Whether you're detoxing in January or training for a marathon, staying motivated to get in shape can be difficult, particularly when it comes to sticking to a healthy diet.
Whilst most of us have good intentions, it can be easy to pay little attention to health guidelines particularly when it comes to salt and sugar.
However, by making small changes to your daily routine such as switching your fizzy drinks for water, you can make a significant difference to your health, and add years to your lifespan.
HELLO! Fashion takes a look at the top tips that could help you live a healthier, longer life…
Scroll below for the full list
Replace fizzy drinks with water
Swap your daily fizzy drink for water – this will cut out seven teaspoons of sugar from your diet. If you did this every day for a year, you would save 10kgs of sugar, the weight of a small dog! This will lengthen your life – an overweight 30-year-old female can add six years to her lifespan by losing 5kg.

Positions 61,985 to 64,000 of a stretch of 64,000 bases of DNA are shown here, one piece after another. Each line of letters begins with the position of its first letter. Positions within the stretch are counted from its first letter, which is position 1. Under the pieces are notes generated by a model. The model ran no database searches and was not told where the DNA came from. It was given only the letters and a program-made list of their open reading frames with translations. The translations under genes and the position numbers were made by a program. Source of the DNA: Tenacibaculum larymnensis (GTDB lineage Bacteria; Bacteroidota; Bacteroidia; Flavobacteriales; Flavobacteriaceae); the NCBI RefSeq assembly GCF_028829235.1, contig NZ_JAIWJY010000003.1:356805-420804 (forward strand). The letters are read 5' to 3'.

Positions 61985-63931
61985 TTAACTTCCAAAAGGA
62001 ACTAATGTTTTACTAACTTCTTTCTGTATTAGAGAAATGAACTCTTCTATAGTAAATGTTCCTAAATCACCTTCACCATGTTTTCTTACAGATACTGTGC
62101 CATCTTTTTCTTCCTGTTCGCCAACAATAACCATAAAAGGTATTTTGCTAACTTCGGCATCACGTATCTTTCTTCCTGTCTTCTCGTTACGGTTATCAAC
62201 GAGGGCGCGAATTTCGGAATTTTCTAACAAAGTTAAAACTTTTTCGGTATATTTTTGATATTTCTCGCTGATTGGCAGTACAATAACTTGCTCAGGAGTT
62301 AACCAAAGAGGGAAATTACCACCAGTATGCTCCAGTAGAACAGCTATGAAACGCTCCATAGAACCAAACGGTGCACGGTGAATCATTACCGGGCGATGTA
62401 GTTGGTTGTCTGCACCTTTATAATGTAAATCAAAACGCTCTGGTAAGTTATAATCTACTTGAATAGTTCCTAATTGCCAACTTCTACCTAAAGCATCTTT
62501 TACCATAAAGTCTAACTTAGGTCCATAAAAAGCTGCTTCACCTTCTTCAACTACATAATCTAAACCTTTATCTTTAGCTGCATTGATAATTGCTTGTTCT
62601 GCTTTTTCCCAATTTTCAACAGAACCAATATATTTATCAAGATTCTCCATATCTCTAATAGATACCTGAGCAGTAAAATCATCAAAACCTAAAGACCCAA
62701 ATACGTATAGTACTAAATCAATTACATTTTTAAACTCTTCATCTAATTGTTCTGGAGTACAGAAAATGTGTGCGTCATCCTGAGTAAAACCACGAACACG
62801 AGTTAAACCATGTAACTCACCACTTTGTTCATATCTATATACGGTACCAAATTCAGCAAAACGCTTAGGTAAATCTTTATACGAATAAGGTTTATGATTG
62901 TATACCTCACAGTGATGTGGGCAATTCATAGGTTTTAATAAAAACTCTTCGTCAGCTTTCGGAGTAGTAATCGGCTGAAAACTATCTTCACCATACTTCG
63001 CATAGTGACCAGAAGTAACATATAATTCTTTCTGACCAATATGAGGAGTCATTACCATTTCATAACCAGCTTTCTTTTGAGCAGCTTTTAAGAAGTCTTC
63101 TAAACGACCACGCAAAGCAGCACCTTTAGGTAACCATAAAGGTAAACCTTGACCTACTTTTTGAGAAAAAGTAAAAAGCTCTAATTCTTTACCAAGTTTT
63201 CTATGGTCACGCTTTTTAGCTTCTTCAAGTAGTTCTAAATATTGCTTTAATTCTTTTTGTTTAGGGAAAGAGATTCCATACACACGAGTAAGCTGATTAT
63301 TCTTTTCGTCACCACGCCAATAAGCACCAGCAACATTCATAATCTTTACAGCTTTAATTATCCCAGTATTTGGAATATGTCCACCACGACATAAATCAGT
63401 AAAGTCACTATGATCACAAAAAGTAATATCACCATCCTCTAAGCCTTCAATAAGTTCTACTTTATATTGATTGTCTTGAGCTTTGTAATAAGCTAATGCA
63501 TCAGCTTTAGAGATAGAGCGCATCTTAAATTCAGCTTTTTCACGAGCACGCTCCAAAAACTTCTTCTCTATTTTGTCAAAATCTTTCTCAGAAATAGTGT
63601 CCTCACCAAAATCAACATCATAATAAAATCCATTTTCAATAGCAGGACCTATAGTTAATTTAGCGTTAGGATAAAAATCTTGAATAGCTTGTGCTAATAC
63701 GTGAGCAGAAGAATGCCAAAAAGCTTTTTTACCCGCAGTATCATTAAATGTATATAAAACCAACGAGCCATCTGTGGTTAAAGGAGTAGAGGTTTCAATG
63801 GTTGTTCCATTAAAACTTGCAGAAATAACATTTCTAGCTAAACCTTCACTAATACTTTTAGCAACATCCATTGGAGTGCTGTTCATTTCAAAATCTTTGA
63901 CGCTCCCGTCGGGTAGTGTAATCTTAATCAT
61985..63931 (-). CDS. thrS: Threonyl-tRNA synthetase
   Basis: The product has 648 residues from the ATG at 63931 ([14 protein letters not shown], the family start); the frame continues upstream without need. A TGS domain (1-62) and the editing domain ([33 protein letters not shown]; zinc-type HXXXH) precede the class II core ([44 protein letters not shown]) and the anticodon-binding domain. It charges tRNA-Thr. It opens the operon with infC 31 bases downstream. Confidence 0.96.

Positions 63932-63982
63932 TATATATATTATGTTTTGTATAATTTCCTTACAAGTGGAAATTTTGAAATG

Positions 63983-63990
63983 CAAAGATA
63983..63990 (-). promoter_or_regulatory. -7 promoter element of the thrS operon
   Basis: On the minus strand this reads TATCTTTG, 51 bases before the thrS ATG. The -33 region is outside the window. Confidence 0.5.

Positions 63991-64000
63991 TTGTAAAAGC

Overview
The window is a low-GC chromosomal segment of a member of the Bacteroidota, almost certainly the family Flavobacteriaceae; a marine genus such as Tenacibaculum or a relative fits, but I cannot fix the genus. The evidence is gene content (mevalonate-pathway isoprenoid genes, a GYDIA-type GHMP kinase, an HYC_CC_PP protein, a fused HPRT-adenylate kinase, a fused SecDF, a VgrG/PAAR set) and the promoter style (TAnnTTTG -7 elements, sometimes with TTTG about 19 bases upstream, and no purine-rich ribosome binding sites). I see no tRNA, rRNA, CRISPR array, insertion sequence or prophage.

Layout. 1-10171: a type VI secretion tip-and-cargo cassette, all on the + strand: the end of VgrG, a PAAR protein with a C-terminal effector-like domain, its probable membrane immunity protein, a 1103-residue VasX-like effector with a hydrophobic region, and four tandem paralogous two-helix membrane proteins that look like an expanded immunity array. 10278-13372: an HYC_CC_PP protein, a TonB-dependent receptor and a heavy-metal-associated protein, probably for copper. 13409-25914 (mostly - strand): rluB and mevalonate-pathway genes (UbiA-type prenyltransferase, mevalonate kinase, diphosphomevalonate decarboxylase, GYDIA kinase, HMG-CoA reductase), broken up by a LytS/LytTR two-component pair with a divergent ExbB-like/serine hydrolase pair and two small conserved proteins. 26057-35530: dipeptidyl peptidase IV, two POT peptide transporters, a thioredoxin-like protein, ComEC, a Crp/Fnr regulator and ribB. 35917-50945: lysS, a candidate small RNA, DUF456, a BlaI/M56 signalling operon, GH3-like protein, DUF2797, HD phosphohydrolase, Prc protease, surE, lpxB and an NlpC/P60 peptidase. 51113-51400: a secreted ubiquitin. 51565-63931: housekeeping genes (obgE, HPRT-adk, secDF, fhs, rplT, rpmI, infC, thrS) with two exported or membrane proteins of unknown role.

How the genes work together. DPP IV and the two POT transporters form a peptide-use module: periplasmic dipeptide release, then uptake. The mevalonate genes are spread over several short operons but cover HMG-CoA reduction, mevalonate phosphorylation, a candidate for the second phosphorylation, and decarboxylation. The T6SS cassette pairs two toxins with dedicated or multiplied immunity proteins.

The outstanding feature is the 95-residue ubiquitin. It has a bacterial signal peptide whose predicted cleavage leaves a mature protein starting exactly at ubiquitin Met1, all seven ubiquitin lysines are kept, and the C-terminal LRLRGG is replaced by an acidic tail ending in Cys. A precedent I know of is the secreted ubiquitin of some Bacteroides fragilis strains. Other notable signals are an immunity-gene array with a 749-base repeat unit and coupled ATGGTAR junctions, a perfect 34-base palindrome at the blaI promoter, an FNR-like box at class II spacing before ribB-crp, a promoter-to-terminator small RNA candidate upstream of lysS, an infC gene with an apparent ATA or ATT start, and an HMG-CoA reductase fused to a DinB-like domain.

Cut the fat
Swap your morning latte for a herbal tea – it could reduce your risk of cancer. By switching the drinks, you cut back over the year saving on average 39,000 calories, or 20 packets of lard. Not only will you lose weight, as excess weight contributes to one in five cancers, you could dramatically reduce the risk.
Control your salt intake
Switch your sandwich for a low-salt option, to reduce your risk of a heart attack. For example, switch your ham sandwich for a chicken and avocado one, and you could reduce your lunchtime intake of salt by a third, and cut out 1.14kg of salt a year – the same amount of salt in 33 litres of sea water. This will significantly reduce your risk of heart disease.
Make small journeys by foot
This will add years to your life. If you add just 30 minutes of walking into your daily routine, five days a week, you walk the equivalent of 14 marathons in one year. This can add three and a half years to your lifespan, no matter what your weight. Plus, fitness not only reduces your risk of cancer, it improves your chances of recovering from the disease.
For more information head to www.nuffieldhealth.com